Limited Liability and Justice: When Should We Pierce the Corporate Veil?

One of the most debated topics in corporate law is that of understanding where the boundary lies between justice and shareholder limited liability. Although contrasting with corporate creditors’ interests, the shareholder’s right to enjoy limited liability is the cornerstone of the economic and social development of a country. It is for this reason that countries all over the world recognize limited liability as a general principle of law that commands respect worldwide and requires safeguarding in the name of progress.

However, the generality of the concept of limited liability inevitably leads to concerns of it being abused. For example, think of shareholders that misuse limited liability to cheat in pursuit of their own personal interests.

In this case, the arising question is: can shareholders still enjoy limited liability when they abuse their rights and powers? Attempts at answering this question often fall to the theory known as “piercing the corporate veil”, which gives an indication as to when judges should disregard shareholder’s limited liability.

Empirical Analysis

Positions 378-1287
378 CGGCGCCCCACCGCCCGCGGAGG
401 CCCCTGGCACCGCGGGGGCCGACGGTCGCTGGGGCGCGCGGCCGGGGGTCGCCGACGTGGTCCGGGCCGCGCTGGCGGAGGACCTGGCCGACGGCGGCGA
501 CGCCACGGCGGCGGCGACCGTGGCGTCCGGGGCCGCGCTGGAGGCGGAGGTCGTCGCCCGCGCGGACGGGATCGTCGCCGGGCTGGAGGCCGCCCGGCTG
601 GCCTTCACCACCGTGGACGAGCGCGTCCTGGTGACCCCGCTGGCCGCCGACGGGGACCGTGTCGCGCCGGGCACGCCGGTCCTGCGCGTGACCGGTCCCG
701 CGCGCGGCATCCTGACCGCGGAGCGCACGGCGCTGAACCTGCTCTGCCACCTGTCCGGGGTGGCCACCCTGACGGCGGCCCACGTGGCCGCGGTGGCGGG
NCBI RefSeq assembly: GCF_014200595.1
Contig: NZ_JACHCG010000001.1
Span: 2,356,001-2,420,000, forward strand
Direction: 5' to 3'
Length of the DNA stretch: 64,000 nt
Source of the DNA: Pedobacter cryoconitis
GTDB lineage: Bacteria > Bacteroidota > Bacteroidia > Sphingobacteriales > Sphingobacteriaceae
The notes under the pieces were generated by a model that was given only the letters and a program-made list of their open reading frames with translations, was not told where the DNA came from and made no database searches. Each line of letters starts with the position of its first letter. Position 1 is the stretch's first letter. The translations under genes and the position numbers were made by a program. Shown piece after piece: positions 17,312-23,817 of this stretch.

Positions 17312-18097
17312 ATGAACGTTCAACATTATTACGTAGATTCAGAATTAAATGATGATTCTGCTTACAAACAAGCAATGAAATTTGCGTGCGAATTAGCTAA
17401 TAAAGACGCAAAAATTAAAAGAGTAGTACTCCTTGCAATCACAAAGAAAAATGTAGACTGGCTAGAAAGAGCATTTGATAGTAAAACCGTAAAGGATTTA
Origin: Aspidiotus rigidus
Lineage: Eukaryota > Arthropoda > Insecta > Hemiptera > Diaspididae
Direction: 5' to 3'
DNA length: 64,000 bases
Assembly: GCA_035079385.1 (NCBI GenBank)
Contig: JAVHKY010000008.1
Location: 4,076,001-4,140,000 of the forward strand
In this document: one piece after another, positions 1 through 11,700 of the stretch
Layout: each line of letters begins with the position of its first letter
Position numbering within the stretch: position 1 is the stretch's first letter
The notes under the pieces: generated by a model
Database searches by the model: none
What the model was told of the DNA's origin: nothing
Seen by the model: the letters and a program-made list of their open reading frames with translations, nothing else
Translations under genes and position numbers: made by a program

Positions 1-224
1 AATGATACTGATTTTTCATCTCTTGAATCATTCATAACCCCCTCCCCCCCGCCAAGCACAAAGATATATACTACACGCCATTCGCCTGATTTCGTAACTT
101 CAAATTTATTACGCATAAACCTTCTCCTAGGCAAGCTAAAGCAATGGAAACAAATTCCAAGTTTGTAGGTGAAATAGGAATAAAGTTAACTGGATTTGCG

Some of the veil piercing theories try to address the issue of shareholders’ abuse of their rights simply by interpreting the statutory definition of limited liability. In this regard, it is relevant to mention the German doctrine of commingled assets(Vermögensvermischung). According to this doctrine, shareholders should not enjoy the privilege of limited liability on the basis that commingled assets would show their willingness to disregard the principle (included in the legal definition of limited liability corporation) of the separation of identities between them and the corporation, laid down in § 13 (2) GmbHG (German Limited Liability Companies Act). This reasoning has been upheld by the German Federal Court of Justice. However, it must be stressed that the issue of commingling of assets arises when shareholders and corporate assets can no longer be divided.[1]